Note: This content is accessible to all versions of every browser. However, this browser does not seem to support current Web standards, preventing the display of our site's design details.


Extension and implementation of a distributed formation controller


Daniele Speziali

Paul Beuchat, Yvonne Stürz

The goal of D-FaLL (the Distributed Flying and Localisation Lab at IfA) is the development of a distributed autonomous testbed of a fleet of nano-quadcopters. The Crazyflie 2.0 quadcopters will be controlled in a distributed way to fly in formation or to perform tasks together, such as lifting a load cooperatively.

Previous student projects have developed a simulation environment for proving the potential of distributed control and estimation algorithms on the real system. The simulation environment is based on the open-source simulation-software Gazebo and utilises an interface with the Robot Operating System (ROS) to mirror the distributed architecture.

The goal of the first phase of this semester project is to extend the formation controller described in [1] to allow for trajectories to be described as piecewise splines, and to simulate a trajectory-tracking controller that is favourable for implementation on the real-system. The previous semester project that investigated this formation control algorithm concluded that describing the trajectory with a single spline greatly restricted the possible trajectories. Additionally, the previous semester project implemented an acceleration based controller that requires measurements that are not readily available for implementation. It is expected that a Real-Time-Iteration Model-Predictive-Controller (RTI-MPC) is a favourable choice for trajectories-tracking on the real system.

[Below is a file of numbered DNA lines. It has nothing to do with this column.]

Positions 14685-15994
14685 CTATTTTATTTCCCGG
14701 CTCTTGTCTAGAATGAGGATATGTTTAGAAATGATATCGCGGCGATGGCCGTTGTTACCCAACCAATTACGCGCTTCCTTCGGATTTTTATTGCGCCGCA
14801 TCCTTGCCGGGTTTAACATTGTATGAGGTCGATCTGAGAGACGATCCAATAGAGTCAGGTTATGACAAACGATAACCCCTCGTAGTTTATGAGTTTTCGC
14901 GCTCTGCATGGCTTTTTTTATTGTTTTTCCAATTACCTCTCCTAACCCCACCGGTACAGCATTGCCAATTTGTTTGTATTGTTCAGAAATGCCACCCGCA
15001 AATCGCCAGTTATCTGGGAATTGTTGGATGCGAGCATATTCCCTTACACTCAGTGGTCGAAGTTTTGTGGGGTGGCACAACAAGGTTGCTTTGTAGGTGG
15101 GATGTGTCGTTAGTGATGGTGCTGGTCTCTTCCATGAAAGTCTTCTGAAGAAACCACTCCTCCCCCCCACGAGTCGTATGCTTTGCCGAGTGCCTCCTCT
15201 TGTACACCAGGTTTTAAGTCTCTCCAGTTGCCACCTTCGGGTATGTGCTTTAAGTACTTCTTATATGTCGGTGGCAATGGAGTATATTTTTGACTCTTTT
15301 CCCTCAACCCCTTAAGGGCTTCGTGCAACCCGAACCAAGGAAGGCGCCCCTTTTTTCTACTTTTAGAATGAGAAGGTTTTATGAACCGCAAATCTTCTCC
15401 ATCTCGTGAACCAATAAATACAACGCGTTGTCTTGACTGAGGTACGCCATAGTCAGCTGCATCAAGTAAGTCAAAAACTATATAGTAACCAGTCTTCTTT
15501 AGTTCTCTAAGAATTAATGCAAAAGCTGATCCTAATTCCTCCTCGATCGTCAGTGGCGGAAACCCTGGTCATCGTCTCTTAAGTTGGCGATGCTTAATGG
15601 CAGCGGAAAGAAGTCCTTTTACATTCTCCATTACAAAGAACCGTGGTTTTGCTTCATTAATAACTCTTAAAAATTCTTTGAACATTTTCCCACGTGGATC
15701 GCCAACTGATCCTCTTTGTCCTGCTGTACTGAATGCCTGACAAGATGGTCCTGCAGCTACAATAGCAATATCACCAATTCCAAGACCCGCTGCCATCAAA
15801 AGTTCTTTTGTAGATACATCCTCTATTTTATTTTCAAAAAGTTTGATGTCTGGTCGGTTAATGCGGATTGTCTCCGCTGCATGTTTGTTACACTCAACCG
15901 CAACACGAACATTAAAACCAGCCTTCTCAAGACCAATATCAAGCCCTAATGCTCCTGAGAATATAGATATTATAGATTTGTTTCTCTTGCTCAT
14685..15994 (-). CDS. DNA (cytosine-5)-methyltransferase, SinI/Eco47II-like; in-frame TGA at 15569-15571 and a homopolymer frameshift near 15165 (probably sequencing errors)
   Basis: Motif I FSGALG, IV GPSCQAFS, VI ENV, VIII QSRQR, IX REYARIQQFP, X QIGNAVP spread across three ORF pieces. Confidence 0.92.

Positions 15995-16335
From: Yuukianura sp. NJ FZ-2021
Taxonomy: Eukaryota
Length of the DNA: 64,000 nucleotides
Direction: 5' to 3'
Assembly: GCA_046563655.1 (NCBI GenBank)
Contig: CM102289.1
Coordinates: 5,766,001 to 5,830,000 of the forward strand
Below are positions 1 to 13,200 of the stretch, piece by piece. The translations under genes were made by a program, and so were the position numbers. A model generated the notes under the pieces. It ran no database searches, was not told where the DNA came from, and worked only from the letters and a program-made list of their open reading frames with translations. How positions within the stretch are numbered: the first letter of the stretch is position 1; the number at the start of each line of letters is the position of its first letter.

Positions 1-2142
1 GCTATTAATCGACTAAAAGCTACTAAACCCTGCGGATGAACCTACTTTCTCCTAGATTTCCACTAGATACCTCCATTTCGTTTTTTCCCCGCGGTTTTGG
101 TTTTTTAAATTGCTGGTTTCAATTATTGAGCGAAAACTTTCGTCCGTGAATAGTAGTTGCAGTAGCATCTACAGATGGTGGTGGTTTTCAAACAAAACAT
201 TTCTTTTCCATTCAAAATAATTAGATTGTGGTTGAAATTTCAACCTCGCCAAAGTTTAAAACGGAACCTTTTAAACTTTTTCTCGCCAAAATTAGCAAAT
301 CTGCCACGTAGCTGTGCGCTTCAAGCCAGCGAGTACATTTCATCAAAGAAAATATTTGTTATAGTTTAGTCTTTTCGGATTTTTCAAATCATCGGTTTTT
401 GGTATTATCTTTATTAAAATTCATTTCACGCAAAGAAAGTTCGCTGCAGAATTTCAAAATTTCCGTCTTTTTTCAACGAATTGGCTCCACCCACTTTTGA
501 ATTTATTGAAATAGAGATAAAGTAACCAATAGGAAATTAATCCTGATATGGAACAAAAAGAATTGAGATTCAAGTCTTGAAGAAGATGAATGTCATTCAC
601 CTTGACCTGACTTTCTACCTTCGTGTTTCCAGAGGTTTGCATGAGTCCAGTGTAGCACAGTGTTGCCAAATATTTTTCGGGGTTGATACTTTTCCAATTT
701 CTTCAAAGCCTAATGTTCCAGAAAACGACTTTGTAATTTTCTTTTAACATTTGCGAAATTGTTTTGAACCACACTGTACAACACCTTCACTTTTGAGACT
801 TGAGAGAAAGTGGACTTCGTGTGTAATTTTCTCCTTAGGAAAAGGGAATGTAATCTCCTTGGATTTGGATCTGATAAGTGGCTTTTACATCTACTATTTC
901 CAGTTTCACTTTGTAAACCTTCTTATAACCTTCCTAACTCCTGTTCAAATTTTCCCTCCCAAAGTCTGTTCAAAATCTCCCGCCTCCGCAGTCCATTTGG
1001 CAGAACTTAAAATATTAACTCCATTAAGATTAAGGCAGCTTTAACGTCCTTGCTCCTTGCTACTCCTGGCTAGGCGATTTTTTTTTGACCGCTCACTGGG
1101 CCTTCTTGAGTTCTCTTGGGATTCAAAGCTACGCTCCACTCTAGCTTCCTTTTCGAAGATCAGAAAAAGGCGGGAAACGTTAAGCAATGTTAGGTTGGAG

The second phase of the semester project is to implement the developed distributed formation controller on the real system. This will draw from the work of a previous semester project that setup up a framework for stable flight of a single quadcopter. To implement a distributed formation controller, the student will need to extend this framework to multi-agent support, and implement the developed control algorithms.

Coding will be in C for the on-board implementation, Python and C++ inside ROS for the off-board implementation, and Gazebo for simulation.

1) Extend the formation control algorithm from [1] to allow for trajectories to be described by piecewise splines
2) Derived and simulate a RTI-MPC controller for trajectory tracking
3) Implement the developed formation controller on the real multi-quadcopter system

Weitere Informationen

John Lygeros

Art der Arbeit:
Anzahl StudentInnen:
Status: taken
Projektstart: Feb2017
Semester: FS 2017